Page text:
My grandfather, who had a Ph.D. and taught at a university for many years, never called himself “Dr.” because, he said, he wasn’t “that kind” of doctor, a title he felt should be reserved for medical doctors. I’d guess that’s a familiar experience to many academics, the feeling of not properly owning the title that they’ve spent a good deal of their life earning–often much, much longer than medical doctors.
For the most part, academics would be laughed out of company if they tried to insist on “Dr.” when, say, making a flight reservation. (Although, my father likes to point out that medical doctors actually use the title “Dr.” incorrectly, since a “doctor” is actually a teacher.) Sure, doctors spend years and years in residency and fellowship programs, but they earn their title after only four years. That’s one year longer than, say, lawyers have to spend in school, and certainly lawyers have to take a killer set of exams. But we don’t use a title for lawyers. Nurses spend plenty of time in school and, like doctors, are charged with saving lives, but they don’t customarily get a title, either.
While some colleges and universities do refer to faculty as “Dr.,” it seems fairly uncommon. In my undergrad program, I called faculty “Professor X,” or even more commonly just “Professor.” As a grad student, I usually start out with “Professor” to be polite and then switch to first names. In the case of especially august faculty, I’ll stick with Professor, unless I’m around other faculty, in which case I usually go with “Um “¦” in order to avoid hurting anyone’s feelings that I call some faculty “Professor” and others by their first name. (Like any other aspect of academia, it’s way more fraught than it needs to be.)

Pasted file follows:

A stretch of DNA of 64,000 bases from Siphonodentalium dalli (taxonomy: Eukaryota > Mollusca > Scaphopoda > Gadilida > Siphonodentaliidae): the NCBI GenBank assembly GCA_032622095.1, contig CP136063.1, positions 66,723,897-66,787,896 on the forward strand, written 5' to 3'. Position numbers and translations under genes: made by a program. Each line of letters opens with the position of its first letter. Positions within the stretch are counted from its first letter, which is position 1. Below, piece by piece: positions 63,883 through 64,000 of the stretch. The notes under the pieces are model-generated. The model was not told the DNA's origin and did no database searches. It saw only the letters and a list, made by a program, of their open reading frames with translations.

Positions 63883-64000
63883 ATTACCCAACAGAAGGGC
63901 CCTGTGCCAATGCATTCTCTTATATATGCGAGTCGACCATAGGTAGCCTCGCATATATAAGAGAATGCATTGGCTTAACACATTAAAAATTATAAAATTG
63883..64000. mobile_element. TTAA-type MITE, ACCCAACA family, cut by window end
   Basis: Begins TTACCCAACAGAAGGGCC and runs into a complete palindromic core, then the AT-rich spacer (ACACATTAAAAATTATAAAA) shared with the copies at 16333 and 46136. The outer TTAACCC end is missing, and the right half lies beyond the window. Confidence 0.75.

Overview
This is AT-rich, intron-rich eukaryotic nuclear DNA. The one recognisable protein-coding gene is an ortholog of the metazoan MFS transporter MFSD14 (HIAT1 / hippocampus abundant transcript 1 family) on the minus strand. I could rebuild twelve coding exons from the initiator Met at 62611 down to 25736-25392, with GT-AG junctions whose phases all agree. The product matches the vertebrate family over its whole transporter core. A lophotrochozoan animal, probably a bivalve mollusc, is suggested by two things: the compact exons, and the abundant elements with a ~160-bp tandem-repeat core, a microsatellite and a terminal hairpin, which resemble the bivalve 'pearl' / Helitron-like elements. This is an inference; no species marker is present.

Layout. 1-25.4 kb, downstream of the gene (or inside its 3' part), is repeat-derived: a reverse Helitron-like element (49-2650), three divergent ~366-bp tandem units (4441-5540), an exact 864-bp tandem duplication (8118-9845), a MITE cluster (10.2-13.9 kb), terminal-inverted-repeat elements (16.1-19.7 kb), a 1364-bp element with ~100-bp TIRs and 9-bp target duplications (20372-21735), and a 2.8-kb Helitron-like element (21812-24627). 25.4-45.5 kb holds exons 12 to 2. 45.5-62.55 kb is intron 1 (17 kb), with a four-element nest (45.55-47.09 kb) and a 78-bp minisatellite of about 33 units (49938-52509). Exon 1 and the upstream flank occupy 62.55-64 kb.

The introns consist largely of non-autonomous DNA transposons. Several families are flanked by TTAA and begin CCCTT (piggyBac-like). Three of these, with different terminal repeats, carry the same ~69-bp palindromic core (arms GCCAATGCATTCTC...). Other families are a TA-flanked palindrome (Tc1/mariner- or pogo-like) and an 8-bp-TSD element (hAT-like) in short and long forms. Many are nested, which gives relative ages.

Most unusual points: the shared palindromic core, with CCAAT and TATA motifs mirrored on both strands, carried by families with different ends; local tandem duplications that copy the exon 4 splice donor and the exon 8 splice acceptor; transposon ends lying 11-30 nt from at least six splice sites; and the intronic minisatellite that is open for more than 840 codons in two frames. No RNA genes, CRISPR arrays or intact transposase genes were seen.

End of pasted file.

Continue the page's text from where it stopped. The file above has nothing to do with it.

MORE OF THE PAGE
I certainly don’t plan to use “Dr.” once I file my dissertation in (fingers crossed) a few months. I am, however, beginning to suspect that the move to disavow one’s title, which seems to have become more common with academics of my grandfather’s generation, is part of the overall trend to disregard expertise that has such a pernicious effect on contemporary politics, culture, and science. It’s a truism that Americans don’t trust experts, and that’s probably always been true, to some extent–it’s part of our legacy of newness, a distrust of authority. Among the general public, I would say that the reluctance to use “Dr.” for academics is part of a distrust of the university, expertise, higher education, and so on.
Among academics, on the other hand, I think it comes down to reverse elitism, the idea that broadcasting your degree is something that pseudointellectuals do. In my decade and a half of higher education, I’ve tended to agree with that last point. But I was talking recently to a friend who teaches at a university that serves a primarily underprivileged and first-generation population, and she pointed out that, in her institution, everyone–faculty and administration–who has the credentials goes by “Dr.” In that setting, the work of getting the degree and the expertise it conveys still matters. Compare that to my elite undergrad, where a large portion of the students grew up around academics. They had parents, grandparents, other family members, or friends of family who were academics; they took the culture of the university for granted. In that context, “Dr.” doesn’t mean very much. I think, however, there’s something to be said for a culture in which “Dr.” still means something–a culture that values expertise and sees intellectualism as a worthwhile pursuit.
I know many readers are in academia of some sort, or have at least spent a lot of time in it. What was the culture at your university? How do you feel about using or not using a title?